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The Cinematic History of A Christmas Carol: The Many Adaptations of Charles Dickens’ Classic Ghost Story

Published by Kylee Sorgatz

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The director Robert Zemeckis, best known for the Back to the Future Trilogy, is returning to the ‘performance capture’ technique he pioneered with Tom Hanks in The Polar Express to make another seasonal film, this time turning his attention to the famous tale of spirits and redemption, A Christmas Carol. The Dickens short story became synonymous with Christmas within the writers own lifetime, and the word ‘Scrooge’ has entered the dictionary. The story has always provided rich pickings for television and film adaptations, with everybody from Blackadder to Barbie retelling the tale.

An Innovative New Medium for A Christmas Carol

The Zemeckis version stars Jim Carrey, with the versatile comedian appearing not only as Scrooge, but also as the spirits of Christmases past, present and yet to come. The few remaining roles are ably taken by other talented actors, such as Gary Oldman, Colin Firth, and Zemeckis’s old collaborator, Michael J Fox. Carrey films can be hit or miss, and Zemeckis fell some way short of making a Christmas classic with The Polar Express, but overall both have strong track records, this, along with the strong supporting cast, should guarantee an entertaining movie. But they may have a hard time emulating the success of previous adaptations of the magical tale.

The story first found its way into cinemas more than a century ago, when film itself was an innovative new medium, and ‘performance capture’ beyond comprehension. Short films appeared in 1901, 1908 and 1914, the latter starring Charles Rock as Scrooge. However, it was not until much later that cinema produced a truly worthy tribute to the beloved book. At least four further versions appeared before the 1938 interpretation of A Christmas Carol captured the essence of the story. Reginald Owen played Scrooge, with Gene and Kathleen Lockhart appearing as the Cratchit’s in a film which still resonates today.

Memorable Movie Versions of A Christmas Carol


The 1938 version could have proved hard to top, but in fact it was managed relatively quickly. Just thirteen years later Scrooge (1951) starred Alastair Sim as the miser, and featured George Cole as the young Ebenezer. Sim’s superb portrayal of Scrooge, before, during and after his transformation helped to make the film an enduring classic, and Scrooge is still arguably the best adaptation of the tale.

The next memorable appearance for the story on the big screen was also called Scrooge, but this 1970 film was a musical adaptation of the tale, and starred the legendary Albert Finney in the title role. Following giants such as Sim and Finney was going to be no easy task, and indeed with one notable exception, no actor has appeared on screen in a movie playing Ebenezer Scrooge since. Of course, that does not mean there have not been more versions of the story. Bill Murray took the lead role in the 1988 film Scrooged, a modern telling of the story in which the three spirits visit a cynical television executive named Frank Cross. More recently Ghosts of Girlfriends Past (2009) kept the theme of the story, but left out the Christmas element, as Matthew McConaughey and Jennifer Garner starred in a romantic comedy.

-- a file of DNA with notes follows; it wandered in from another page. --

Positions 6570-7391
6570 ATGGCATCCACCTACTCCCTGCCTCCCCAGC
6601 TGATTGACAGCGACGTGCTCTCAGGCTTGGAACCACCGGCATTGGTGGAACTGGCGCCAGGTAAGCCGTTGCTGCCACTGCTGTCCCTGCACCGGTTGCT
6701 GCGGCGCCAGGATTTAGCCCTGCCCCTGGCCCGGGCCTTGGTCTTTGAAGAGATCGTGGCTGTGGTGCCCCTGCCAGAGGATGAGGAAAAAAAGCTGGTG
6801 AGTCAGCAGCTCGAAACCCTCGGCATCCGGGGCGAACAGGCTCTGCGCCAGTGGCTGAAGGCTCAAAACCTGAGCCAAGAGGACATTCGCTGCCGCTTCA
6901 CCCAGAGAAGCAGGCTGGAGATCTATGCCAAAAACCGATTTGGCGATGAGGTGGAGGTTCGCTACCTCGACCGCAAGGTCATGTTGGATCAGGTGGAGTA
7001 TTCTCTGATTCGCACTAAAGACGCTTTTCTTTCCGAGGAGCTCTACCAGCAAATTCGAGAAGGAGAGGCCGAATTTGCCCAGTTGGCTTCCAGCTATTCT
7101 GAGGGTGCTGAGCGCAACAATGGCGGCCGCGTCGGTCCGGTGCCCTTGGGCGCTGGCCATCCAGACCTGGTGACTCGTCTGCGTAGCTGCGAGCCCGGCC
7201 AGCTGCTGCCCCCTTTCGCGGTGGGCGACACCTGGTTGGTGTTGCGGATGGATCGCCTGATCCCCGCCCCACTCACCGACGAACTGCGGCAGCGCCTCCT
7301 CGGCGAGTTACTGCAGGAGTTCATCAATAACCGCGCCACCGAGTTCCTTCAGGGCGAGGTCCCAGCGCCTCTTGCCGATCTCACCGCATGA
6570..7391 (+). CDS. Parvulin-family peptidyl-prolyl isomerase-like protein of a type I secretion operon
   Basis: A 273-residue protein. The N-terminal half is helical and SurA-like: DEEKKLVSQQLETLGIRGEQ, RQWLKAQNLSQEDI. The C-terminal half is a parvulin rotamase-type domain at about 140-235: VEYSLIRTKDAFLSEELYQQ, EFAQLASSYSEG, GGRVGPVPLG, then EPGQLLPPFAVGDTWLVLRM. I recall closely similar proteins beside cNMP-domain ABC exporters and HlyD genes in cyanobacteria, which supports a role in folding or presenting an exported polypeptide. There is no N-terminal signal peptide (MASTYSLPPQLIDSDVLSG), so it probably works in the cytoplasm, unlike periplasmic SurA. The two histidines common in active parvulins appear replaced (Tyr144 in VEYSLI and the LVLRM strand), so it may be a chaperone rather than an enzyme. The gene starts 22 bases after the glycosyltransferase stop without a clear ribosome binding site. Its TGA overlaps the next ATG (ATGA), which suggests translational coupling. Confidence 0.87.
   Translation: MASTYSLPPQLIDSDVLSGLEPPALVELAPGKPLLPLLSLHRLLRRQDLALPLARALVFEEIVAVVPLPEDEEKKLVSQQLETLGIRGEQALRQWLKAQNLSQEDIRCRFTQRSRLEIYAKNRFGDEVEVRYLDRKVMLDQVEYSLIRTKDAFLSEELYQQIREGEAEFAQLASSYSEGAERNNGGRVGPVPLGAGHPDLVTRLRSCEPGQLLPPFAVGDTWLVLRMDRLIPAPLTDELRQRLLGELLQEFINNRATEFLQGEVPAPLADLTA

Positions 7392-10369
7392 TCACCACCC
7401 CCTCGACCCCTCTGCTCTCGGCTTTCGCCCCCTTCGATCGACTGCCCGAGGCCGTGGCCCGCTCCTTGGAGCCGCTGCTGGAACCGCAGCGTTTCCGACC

Assorted Animators and Puppeteers Take on A Christmas Carol

There have also been numerous animated interpretations. In 1983 Disney released Mickey’s Christmas Carol, featuring characters from their other popular cartoons and films acting out the familiar plot. Another animation followed in 1994, before a 1997 version which starred Tim Curry and featured Whoopi Goldberg as the Ghost of Christmas Present. Perhaps the best animated effort however came in 2001 with A Christmas Carol: The Movie. The film featured Simon Callow as Charles Dickens relating his own famous tale, which is then shown in animation, with Callow voicing Scrooge. Although the plot was slightly altered, the essence of the story remained intact, and the themes and evocative message were played out excellently by a supporting voice cast which included Kate Winslet, Nicholas Cage and the incomparable Michael Gambon.

Good though this version is however, it fails to reach the heights of the wonderful The Muppet Christmas Carol (1992) Easily the best of the Muppet movies, this film genuinely reaches cinematic heights, with the comedy, the music and storytelling all first rate. Michael Caine – the notable exception alluded to above – is a convincing and moving Scrooge amid the comedy and pathos of the furry supporting cast. Muppet performers Frank Oz, Dave Goelz et al have their finest hour under the direction of Brian Henson, and as a light-hearted – yet largely accurate – version of the story, it is hard to see how The Muppet Christmas Carol could be bettered. The final words, provided by Gonzo playing Charles Dickens, and encouraging viewers to go and read the book, should endear the film even to those who might otherwise frown at its frivolity.

The list of great Scrooge’s is formidable then: Reginald Owen, Alastair Sim, Albert Finney, Simon Callow, Michael Caine. Even Bill Murray, while he may lack the aura of some of these names, is undoubtedly one of Hollywood’s finest comedians. Jim Carrey has set himself a hard task indeed in seeking to join such company.

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